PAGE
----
Monday, January 25, 2010

Howie Schwach: It’s All About Charters And Breaking The UFT

Here is as follow-up by Wave editor Howard Schwach on charter schools and Peninsula Prep in Rockaway.

The Rockaway Beat

It’s All About Charters And Breaking The UFT
Commentary By Howard Schwach

Mayor Mike’s agenda from the beginning has been to break the city unions, particularly the United Federation of Teachers (UFT). What better way to do that than set up hundreds of city-funded schools where the UFT is not welcome.

I’m talking about Charter Schools.

Charters are publicly-funded schools that operate outside the rules mandated for regular schools, and that means the teachers who work in charters do not normally come under the UFT contract. Some of the charters are non-profit, but many are for-profit businesses run by high-powered companies such as Victory Schools.

That organization administers the Peninsula Preparatory School (PPA), which has been in existence for about six years and now operates out of a series of trailers at Arverne By The Sea, just waiting for the developers to build a school around them.

A spokesperson for the Department of Education told me that PPA is run by a non-profit board, but that the board contracts with the for-profit Victory Schools for support and administrative services.

Victory Schools, which provides educational but not financial support to the PPA, won’t tell me how much the contract is worth to them, but the Daily News says the contract is worth more than $350,000 a year.

Look at the Victory Schools website, and you will find an administrative team that includes several high-priced ex-public school administrators and I know they don’t come cheap.

The DOE says that Victory Schools is paid by PPA through fundraising, but I am willing to bet that Victory Schools is being paid by taxpayer dollars funded by Malcolm Smith and his cohorts in the State Senate.

A story in the Daily News documented that the head of Victory Schools gave Smith $12,000 in campaign contributions last year. In addition, Smith recently earmarked $100,000 of your money for the school, supposedly to buy computers. When I first called Smith’s office to ask if he has a financial stake in PPA, his spokesperson told me she would check, but that he is on the board and “very involved” in the school’s operation.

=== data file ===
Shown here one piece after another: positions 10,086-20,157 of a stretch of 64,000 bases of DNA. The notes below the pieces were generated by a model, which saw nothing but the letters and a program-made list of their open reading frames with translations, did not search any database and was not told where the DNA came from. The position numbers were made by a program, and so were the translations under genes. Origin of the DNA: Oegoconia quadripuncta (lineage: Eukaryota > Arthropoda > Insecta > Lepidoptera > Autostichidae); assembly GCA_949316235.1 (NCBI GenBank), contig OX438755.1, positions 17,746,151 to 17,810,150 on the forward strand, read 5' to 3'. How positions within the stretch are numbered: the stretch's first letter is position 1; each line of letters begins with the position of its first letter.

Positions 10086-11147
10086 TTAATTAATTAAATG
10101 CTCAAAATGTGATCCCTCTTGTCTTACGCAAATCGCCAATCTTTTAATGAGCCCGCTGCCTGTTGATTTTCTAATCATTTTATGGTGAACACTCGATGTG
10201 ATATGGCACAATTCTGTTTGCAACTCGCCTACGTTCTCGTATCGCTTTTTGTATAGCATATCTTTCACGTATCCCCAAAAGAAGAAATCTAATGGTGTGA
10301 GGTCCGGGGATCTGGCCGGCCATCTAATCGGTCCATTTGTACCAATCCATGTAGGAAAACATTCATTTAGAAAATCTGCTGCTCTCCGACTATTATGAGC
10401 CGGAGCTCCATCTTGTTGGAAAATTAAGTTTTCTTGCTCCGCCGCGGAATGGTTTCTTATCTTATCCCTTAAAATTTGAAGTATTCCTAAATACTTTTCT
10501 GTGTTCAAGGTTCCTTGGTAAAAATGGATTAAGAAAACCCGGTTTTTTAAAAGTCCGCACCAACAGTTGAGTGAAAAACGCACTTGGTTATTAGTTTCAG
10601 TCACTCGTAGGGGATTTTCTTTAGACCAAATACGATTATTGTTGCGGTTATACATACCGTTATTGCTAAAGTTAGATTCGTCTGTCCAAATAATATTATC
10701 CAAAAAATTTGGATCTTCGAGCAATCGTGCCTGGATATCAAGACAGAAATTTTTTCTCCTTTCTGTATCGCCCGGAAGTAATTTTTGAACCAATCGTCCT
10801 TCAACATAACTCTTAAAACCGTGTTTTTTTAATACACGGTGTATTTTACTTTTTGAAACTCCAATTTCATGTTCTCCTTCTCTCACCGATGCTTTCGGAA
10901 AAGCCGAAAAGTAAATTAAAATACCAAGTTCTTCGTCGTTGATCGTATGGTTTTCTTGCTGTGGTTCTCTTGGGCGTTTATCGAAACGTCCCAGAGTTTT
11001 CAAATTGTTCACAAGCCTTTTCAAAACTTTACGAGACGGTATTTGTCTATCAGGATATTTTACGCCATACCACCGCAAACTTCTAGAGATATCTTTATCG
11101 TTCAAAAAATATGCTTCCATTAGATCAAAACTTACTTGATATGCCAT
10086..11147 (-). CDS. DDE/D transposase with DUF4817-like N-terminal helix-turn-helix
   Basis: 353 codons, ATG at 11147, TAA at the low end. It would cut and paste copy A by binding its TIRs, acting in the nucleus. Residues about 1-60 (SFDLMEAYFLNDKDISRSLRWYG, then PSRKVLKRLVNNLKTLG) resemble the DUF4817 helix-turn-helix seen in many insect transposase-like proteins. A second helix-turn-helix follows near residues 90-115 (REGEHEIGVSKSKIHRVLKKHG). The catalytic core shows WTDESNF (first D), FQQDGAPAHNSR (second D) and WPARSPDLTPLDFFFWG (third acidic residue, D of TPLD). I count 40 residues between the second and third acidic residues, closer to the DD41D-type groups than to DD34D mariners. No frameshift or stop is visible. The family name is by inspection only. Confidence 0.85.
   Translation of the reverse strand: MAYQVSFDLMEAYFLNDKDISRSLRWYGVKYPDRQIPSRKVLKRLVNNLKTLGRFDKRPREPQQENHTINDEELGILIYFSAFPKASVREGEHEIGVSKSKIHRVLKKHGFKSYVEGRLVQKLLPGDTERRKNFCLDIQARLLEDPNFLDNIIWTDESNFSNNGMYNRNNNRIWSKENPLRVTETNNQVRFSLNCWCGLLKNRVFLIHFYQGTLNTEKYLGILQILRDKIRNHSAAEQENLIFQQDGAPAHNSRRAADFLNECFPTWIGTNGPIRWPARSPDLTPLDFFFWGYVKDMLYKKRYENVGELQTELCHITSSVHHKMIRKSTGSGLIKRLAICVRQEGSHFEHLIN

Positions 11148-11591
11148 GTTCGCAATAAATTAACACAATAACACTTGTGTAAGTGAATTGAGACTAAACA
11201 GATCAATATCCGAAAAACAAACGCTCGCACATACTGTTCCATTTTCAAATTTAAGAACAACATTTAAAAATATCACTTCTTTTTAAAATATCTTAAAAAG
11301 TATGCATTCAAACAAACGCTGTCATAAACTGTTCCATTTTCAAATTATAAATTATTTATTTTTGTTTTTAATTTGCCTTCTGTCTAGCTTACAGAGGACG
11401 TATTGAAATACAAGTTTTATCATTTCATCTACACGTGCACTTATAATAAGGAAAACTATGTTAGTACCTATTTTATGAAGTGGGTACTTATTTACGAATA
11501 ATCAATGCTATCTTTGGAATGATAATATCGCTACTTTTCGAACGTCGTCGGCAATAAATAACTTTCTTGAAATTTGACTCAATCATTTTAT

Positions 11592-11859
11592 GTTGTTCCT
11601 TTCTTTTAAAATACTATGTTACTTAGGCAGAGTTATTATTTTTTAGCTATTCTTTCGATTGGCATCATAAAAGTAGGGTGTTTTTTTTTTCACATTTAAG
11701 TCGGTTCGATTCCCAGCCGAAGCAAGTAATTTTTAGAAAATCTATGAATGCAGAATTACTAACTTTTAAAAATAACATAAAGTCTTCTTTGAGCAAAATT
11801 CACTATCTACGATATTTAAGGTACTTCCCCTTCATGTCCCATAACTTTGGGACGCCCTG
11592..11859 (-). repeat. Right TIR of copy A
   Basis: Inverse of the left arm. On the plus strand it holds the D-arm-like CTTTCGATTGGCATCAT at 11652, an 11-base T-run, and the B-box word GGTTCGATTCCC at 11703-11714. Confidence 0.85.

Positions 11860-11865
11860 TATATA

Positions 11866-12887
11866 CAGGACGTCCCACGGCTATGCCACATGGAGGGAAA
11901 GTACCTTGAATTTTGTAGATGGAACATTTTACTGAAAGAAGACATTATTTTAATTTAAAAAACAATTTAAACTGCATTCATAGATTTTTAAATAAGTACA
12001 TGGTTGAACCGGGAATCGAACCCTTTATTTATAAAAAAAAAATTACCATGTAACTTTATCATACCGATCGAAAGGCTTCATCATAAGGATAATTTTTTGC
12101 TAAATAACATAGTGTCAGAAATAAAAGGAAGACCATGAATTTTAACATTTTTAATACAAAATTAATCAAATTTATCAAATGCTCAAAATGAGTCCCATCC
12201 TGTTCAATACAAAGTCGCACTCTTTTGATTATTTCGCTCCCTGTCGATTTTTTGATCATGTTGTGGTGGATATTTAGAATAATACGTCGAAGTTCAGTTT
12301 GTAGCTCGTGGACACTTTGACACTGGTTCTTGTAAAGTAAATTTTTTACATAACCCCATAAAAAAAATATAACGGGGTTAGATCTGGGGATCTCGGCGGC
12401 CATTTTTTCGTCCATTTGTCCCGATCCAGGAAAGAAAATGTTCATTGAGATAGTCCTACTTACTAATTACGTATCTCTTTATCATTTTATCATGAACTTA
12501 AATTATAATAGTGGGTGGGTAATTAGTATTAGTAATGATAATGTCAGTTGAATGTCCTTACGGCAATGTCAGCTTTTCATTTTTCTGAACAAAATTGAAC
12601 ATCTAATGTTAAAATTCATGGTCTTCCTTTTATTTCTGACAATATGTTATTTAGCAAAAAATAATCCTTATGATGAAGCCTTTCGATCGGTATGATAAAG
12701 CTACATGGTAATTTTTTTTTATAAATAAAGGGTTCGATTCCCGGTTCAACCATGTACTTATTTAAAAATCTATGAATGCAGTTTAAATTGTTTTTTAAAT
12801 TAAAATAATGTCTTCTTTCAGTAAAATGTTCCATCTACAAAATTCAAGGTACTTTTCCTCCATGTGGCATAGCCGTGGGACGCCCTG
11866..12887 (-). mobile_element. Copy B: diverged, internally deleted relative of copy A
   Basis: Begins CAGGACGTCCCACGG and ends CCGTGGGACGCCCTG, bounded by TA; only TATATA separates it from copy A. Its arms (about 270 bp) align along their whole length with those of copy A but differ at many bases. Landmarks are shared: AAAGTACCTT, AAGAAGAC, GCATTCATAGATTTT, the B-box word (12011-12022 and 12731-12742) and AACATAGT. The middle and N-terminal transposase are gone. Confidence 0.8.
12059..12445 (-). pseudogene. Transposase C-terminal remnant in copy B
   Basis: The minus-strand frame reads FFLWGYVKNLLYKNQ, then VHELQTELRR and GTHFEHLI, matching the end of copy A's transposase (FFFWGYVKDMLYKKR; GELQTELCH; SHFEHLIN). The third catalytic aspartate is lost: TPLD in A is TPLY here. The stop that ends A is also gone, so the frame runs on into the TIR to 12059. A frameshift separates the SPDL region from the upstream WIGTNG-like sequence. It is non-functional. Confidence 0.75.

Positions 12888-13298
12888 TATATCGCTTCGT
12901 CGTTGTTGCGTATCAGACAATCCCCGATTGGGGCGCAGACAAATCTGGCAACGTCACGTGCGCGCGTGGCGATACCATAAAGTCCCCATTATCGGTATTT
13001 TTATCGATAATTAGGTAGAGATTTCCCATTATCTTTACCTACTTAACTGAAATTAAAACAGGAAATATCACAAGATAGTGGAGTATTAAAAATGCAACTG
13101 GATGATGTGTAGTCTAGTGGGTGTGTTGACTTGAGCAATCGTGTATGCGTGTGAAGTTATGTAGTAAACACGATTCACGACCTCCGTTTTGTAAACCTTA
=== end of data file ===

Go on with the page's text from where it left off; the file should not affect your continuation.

Another spokesperson, this one in Albany, told the News, “Senator Smith has completely divested himself from any governance and administration of the school.” From the beginning, Smith was the acting chair of the PPA’s board of trustees.

At first, it operated at MS 53 in Far Rockaway, but it soon moved to its own building on Foam Place in Far Rockaway. The building into which it moved was renovated for the school by the city and state, with the backing of Smith and other local politicians.

There were questions at the time as to why the money was allocated for the school, and those questions were never satisfactorily answered.

Then, when Arverne By The Sea was mandated to build a school, something that is still a few years down the road, the PPA all of a sudden turned up in trailers on the ABTS property, with a tacit promise that the new school that would be built would eventually house the PPA elementary school.

Of course, the fact that ABTS relies on state and city subsidies had nothing to do with the fact that Smith’s school was chosen for the new school, which, at least at first, was supposed to be a public school, not a public charter.

Seems to me that there is some chicanery afoot, since Smith proposed a bill two weeks ago that would raise the cap on charter schools from 200 to 400.

Smith says the state needs to raise the cap in order to get some of the federal money extended by new Education Secretary Arne Duncan.